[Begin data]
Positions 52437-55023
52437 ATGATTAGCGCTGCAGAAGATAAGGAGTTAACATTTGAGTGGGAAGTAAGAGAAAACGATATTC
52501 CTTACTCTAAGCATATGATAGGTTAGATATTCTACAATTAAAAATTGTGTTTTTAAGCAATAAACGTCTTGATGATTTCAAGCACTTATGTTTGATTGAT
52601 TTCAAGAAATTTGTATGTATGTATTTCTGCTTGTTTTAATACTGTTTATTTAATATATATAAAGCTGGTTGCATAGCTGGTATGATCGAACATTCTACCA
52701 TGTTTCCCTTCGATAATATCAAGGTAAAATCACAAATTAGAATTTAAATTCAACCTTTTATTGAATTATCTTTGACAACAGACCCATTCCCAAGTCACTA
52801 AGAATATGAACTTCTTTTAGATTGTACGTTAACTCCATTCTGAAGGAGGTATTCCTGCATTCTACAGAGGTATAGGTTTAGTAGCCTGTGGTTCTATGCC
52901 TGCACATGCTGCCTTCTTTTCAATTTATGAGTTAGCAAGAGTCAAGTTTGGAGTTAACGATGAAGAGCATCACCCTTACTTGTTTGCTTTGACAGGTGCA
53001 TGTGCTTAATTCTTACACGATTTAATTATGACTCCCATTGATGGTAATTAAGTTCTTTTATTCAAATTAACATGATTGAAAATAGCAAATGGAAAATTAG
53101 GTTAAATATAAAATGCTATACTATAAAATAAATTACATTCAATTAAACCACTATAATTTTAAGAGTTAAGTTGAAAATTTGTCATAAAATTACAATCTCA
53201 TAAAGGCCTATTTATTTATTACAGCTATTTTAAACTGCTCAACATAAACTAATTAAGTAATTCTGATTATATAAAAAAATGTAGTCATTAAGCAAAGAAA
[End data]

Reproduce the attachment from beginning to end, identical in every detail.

Positions 52437-55023
52437 ATGATTAGCGCTGCAGAAGATAAGGAGTTAACATTTGAGTGGGAAGTAAGAGAAAACGATATTC
52501 CTTACTCTAAGCATATGATAGGTTAGATATTCTACAATTAAAAATTGTGTTTTTAAGCAATAAACGTCTTGATGATTTCAAGCACTTATGTTTGATTGAT
52601 TTCAAGAAATTTGTATGTATGTATTTCTGCTTGTTTTAATACTGTTTATTTAATATATATAAAGCTGGTTGCATAGCTGGTATGATCGAACATTCTACCA
52701 TGTTTCCCTTCGATAATATCAAGGTAAAATCACAAATTAGAATTTAAATTCAACCTTTTATTGAATTATCTTTGACAACAGACCCATTCCCAAGTCACTA
52801 AGAATATGAACTTCTTTTAGATTGTACGTTAACTCCATTCTGAAGGAGGTATTCCTGCATTCTACAGAGGTATAGGTTTAGTAGCCTGTGGTTCTATGCC
52901 TGCACATGCTGCCTTCTTTTCAATTTATGAGTTAGCAAGAGTCAAGTTTGGAGTTAACGATGAAGAGCATCACCCTTACTTGTTTGCTTTGACAGGTGCA
53001 TGTGCTTAATTCTTACACGATTTAATTATGACTCCCATTGATGGTAATTAAGTTCTTTTATTCAAATTAACATGATTGAAAATAGCAAATGGAAAATTAG
53101 GTTAAATATAAAATGCTATACTATAAAATAAATTACATTCAATTAAACCACTATAATTTTAAGAGTTAAGTTGAAAATTTGTCATAAAATTACAATCTCA
53201 TAAAGGCCTATTTATTTATTACAGCTATTTTAAACTGCTCAACATAAACTAATTAAGTAATTCTGATTATATAAAAAAATGTAGTCATTAAGCAAAGAAA